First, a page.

Kamloops This Week reporter Marty Hastings has been named a finalist in this year's Jack Webster Awards.
This is the second time Hastings has been named a finalist in the prestigious journalism competition. In 2017, he was a finalist for the Jack Webster Award for Community Reporting for his story, Wedding night turns tragic; Adkin dies of OD, which chronicled the tragic night that a Kamloops man died of an overdose at a wedding celebration.
Hastings is again a finalist for the Jack Webster Award for Community Reporting and again for a story that chronicled a family’s grief at losing a son to an overdose — Dalkes lose son, brother to fentanyl — 'This part of me is missing.'
The story told of the death of 25-year-old Brady Dalke through the words of his parents, Brad and Debbie. It can be read by clicking here.
The other finalists in the Community Reporting category are Sarah Penton and Josh Pagé of CBC Radio Kelowna for Recovery: Stories from the Ashes and the IndigiNews Okanagan team of Kelsie Kilawna, Chehala Leonard, Athena Bonneau and Lindsay Sample for Sharing Indigenous News and Perspectives in the Okanagan.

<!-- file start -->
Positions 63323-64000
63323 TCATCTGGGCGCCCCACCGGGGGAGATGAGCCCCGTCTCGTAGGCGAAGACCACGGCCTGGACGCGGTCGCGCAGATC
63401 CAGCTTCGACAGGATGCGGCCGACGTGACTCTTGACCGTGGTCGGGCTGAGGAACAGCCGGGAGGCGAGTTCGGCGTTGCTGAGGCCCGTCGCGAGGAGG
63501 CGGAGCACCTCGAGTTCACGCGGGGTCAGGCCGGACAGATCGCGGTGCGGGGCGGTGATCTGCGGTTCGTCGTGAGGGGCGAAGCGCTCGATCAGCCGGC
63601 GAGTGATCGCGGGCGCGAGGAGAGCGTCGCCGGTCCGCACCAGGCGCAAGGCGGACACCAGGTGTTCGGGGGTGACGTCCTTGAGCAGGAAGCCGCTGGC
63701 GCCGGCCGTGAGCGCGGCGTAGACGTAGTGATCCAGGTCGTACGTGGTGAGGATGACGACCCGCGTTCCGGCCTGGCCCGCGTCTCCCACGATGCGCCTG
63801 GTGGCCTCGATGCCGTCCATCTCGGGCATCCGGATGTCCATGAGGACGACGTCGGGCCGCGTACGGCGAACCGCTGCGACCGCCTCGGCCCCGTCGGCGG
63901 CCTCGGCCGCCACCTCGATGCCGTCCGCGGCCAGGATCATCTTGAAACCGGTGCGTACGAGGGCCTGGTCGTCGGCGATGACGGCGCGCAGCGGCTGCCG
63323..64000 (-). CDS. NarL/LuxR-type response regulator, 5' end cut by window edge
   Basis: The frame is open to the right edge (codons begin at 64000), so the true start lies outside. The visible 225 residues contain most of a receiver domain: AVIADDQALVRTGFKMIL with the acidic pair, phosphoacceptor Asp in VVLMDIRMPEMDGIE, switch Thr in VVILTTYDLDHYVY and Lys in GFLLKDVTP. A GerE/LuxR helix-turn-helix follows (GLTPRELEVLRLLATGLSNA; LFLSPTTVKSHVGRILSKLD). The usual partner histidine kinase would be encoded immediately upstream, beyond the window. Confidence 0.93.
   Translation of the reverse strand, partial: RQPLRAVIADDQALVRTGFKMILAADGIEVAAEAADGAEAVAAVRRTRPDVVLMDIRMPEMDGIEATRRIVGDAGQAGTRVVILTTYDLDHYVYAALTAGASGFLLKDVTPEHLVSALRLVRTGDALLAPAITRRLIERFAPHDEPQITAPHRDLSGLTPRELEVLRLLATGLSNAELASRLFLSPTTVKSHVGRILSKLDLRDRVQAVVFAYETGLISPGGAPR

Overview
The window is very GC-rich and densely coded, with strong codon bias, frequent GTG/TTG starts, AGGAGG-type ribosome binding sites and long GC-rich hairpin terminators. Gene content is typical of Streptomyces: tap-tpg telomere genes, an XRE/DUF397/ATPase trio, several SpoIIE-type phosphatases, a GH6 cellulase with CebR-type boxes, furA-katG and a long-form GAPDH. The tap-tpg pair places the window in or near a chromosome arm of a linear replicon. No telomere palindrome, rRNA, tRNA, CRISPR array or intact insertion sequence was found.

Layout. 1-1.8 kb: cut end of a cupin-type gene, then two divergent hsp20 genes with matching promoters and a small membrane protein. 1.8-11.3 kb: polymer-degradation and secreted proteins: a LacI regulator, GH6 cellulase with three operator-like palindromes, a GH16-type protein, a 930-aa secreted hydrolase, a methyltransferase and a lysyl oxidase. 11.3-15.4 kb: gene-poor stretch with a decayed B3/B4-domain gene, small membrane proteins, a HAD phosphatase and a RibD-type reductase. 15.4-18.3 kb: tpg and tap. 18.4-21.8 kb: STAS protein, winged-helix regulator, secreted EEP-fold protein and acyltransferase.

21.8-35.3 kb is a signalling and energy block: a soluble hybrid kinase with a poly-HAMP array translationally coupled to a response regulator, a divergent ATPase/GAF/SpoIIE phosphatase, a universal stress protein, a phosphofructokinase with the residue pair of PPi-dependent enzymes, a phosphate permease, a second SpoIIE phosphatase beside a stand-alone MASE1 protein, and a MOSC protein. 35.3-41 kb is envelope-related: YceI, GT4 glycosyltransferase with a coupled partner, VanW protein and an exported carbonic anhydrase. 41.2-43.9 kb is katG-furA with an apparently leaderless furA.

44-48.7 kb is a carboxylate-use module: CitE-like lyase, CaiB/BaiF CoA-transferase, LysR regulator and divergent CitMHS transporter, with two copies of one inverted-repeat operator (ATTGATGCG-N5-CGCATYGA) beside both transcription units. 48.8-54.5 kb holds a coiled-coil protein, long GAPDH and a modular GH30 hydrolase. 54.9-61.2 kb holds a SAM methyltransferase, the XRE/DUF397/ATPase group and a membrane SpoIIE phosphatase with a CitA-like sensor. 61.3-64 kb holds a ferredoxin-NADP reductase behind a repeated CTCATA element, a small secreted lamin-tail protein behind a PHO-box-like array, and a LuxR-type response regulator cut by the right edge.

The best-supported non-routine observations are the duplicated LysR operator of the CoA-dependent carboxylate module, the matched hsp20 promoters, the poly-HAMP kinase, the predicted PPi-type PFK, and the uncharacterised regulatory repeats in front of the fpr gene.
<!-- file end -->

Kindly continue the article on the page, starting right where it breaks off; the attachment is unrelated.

Kamloops This Week has had three previous Jack Webster Award winners.
Jessica Klymchuk won in the Community Reporting category in 2016 for her feature series, Transcendent: When Darrin became Deanna. Tim Petruk won in the same category in 2009 for his feature, Targeting Teens Within Seconds. Dale Steeves won the 1998 Jack Webster Award of Distinction for his Stalking Series.
In addition, Petruk was a Community Reporting finalist in 2016 for his feature, Triumph & Tragedy: The Rudy Poeschek Story, and in 2010 for his feature, Eastside Stories.
The Jack Webster Award for Community Reporting is given to a print journalist from a publication with less than 50,000 circulation or a broadcast journalist from a small-market broadcast organization, whose work demonstrates extraordinary enterprise, talent or courage in bringing vital information to their community.
The 2020 Jack Webster Awards will be handed out during a Dec. 8 online awards ceremony, which will begin at 6 p.m. This online event is free for everyone to watch and can be seen at https://www.ohboy.ca/webster-awards.